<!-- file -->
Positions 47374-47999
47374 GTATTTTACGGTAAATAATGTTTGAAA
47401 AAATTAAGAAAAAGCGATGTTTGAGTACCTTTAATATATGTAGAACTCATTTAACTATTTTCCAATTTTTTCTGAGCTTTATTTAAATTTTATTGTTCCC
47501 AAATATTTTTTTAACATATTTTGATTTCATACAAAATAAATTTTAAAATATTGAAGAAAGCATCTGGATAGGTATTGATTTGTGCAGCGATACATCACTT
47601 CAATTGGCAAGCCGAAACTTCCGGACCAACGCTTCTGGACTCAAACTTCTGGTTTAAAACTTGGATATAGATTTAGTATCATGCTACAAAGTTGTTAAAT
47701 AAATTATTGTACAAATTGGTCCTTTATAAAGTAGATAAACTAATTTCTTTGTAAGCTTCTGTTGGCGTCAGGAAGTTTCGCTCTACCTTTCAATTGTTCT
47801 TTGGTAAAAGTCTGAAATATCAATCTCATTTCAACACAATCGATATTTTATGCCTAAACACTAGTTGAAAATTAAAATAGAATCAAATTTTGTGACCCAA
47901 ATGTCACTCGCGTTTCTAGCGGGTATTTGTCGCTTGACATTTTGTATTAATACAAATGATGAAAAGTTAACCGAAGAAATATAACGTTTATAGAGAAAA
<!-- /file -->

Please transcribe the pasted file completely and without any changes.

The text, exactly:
Positions 47374-47999
47374 GTATTTTACGGTAAATAATGTTTGAAA
47401 AAATTAAGAAAAAGCGATGTTTGAGTACCTTTAATATATGTAGAACTCATTTAACTATTTTCCAATTTTTTCTGAGCTTTATTTAAATTTTATTGTTCCC
47501 AAATATTTTTTTAACATATTTTGATTTCATACAAAATAAATTTTAAAATATTGAAGAAAGCATCTGGATAGGTATTGATTTGTGCAGCGATACATCACTT
47601 CAATTGGCAAGCCGAAACTTCCGGACCAACGCTTCTGGACTCAAACTTCTGGTTTAAAACTTGGATATAGATTTAGTATCATGCTACAAAGTTGTTAAAT
47701 AAATTATTGTACAAATTGGTCCTTTATAAAGTAGATAAACTAATTTCTTTGTAAGCTTCTGTTGGCGTCAGGAAGTTTCGCTCTACCTTTCAATTGTTCT
47801 TTGGTAAAAGTCTGAAATATCAATCTCATTTCAACACAATCGATATTTTATGCCTAAACACTAGTTGAAAATTAAAATAGAATCAAATTTTGTGACCCAA
47901 ATGTCACTCGCGTTTCTAGCGGGTATTTGTCGCTTGACATTTTGTATTAATACAAATGATGAAAAGTTAACCGAAGAAATATAACGTTTATAGAGAAAA